Fabfilter Volcano 3: Advanced Mixing Techniques


Danny inspired me to write a post on a few Fabfilter Volcano 3 mixing techniques, as this plug-in can be a really colourful filter and effective in mixing as well as creative duties.


The Volcano 3 user manual describes the filter drive algorithms as:

  • Classic, the original filter style taken from our award-winning FabFilter One synthesizer
  • Smooth, like the cream in your coffee
  • Raw, lots of overdrive and exhibits a character of its own. Great for distortion guitar sounds
  • Hard, moderately distorting filter, with a nice clean whistle
  • Hollow, juicy moderate distortion with fairly much low-end self-oscillation
  • Extreme, for more wild sonic ideas
  • Gentle, a more smooth and clean general purpose style
  • Tube, with a warmer sound and nice overdrive, great for synth sounds
  • Metal, with a rough, sharper sound and distortion
  • Easy Going, a softer version of the Tube filter
  • Clean, linear behavior with no drive or clipping at all

I ran each filter drive algorithm through Plugin Doctor Harmonic Analysis and Oscilloscope modules to review harmonic saturation and clipping behaviours.

Classic: Harmonic Analysis

Classic: OscilloscopeAnalysis

Smooth: Harmonic Analysis

Smooth: Oscilloscope Analysis

Raw: Harmonic Analysis

Raw: Oscilloscope Analysis

Hard: Harmonic Analysis

Hard: Oscilloscope Analysis

Hollow: Harmonic Analysis

Hollow: Oscilloscope Analysis

Extreme Harmonic Analysis

Extreme Oscilloscope Analysis

Gentle: Harmonic Analysis

Gentle: Oscilloscope Analysis

Tube: Harmonic Analysis

Tube: Oscilloscope Analysis

Metal: Harmonic Analysis

Metal: Oscilloscope Analysis

Easy Going: Harmonic Analysis

Easy Going: Oscilloscope Analysis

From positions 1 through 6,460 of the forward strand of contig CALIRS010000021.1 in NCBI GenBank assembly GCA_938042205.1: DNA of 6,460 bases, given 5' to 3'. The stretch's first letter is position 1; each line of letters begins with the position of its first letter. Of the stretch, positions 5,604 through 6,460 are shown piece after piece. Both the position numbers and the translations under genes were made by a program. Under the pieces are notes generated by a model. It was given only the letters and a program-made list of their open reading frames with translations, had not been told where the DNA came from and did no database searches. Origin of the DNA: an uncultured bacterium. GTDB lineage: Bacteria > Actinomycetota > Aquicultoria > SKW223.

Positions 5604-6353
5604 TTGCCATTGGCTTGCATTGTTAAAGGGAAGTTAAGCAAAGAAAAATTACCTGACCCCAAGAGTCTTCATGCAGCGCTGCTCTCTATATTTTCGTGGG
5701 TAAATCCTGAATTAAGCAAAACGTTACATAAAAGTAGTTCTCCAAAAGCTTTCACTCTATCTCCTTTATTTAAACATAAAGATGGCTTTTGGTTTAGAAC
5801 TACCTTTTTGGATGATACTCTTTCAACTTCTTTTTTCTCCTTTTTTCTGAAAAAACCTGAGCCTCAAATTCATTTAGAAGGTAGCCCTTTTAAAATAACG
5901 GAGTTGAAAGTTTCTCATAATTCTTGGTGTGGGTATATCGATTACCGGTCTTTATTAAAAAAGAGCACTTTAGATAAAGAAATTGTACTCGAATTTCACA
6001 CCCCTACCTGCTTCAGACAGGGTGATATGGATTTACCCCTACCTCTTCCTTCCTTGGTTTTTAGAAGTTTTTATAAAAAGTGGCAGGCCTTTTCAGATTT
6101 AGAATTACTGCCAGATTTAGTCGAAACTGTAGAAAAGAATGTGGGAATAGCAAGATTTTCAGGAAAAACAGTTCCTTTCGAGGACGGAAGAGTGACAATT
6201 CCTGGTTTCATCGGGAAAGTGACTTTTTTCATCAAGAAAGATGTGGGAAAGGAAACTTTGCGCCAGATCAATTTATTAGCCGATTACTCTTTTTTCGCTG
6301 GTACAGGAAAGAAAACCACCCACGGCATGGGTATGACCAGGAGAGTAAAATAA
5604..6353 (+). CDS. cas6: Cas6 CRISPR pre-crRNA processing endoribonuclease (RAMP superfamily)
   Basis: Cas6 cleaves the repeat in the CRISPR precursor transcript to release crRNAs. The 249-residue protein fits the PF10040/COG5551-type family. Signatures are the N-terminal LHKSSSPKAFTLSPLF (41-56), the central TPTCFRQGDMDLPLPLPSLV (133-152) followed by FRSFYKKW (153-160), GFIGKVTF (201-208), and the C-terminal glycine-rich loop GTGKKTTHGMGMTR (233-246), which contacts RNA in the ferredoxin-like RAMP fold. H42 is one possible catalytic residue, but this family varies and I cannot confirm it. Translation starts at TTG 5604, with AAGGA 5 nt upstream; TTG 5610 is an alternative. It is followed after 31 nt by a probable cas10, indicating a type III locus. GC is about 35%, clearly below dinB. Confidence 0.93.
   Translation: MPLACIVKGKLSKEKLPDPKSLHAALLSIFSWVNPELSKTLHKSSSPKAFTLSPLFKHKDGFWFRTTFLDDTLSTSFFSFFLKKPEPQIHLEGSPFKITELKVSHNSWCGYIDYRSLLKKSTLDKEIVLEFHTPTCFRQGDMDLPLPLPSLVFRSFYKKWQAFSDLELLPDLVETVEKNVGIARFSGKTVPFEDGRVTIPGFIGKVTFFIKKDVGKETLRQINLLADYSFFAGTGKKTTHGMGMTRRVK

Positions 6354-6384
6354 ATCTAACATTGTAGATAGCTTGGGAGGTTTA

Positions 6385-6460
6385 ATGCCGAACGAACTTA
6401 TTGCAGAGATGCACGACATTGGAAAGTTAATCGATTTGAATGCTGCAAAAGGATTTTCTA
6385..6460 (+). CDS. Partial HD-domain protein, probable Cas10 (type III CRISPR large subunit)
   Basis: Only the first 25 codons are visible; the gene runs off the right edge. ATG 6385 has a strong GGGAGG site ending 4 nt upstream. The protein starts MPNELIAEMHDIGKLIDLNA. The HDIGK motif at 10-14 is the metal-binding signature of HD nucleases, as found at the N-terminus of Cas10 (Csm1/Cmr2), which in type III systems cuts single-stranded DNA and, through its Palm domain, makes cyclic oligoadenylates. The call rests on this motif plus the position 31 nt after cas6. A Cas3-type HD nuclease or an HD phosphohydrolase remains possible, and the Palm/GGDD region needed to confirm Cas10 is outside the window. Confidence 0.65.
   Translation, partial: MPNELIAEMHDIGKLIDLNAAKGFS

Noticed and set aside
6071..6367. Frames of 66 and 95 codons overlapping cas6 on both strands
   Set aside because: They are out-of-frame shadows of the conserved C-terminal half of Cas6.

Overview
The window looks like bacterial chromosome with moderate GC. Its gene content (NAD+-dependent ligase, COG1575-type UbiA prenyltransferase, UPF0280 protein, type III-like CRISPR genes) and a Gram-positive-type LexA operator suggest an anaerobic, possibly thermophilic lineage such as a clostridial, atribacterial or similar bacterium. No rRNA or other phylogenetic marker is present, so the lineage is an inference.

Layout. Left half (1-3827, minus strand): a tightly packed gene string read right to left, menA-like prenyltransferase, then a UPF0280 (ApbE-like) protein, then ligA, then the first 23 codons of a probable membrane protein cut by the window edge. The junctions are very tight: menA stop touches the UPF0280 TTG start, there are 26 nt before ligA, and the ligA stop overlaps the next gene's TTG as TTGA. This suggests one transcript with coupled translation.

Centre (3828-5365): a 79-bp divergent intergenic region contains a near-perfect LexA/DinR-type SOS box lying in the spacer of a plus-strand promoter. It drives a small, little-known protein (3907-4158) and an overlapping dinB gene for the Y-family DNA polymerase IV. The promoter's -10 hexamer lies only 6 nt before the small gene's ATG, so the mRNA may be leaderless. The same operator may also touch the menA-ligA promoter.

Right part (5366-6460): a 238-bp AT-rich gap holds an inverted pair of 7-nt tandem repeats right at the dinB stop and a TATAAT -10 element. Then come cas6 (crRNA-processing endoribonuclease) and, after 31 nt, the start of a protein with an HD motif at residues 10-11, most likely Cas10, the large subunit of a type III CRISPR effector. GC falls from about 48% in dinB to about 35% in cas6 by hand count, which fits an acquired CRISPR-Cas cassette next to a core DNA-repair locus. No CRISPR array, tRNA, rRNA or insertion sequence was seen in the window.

Clean: Oscilloscope Analysis

All non-linear filter algorithms generate odd and even harmonic saturation, resulting in asymmetrical clipping. Asymmetrical clipping means that the positive and negative portions of the waveform are clipped differently; the more asymmetrical, the more pronounced the even-order harmonics.

The harder the transition to clipping (the sharper the transfer function), the greater the number of higher-ordered harmonics are produced, as can be seen with the Classic and Extreme filter drive algorithms.

Hard clipping behaviour generates higher-order harmonics, which can add edge and bite or a sharp attack quality to percussive material. However, excessive high-ordered harmonic content produces a harsh, unfocused sound that is rarely desirable.

Soft clipping behaviour generates low-ordered harmonics, for example, the second, third, fourth, and fifth, which are considered smooth, warm, fat, and full-sounding, as they are harmonically consonant. The second is an octave above the fundamental, the third an octave and a fifth, the fourth two octaves, and the fifth two octaves and a Major third.

Now that we have explored the sonic characteristics of Volcano 3, let’s dive into a few mixing techniques.

Volcano 3 can be used as a colourful filter box. In a recent production for Toolroom Academy, I used Volcano 3 to cut the low- and high-frequency energy of a pad sound, coupled with a midrange bell boost using the Raw filter type. Compared to Pro Q3, this added a warm, rich, open sound to the pads.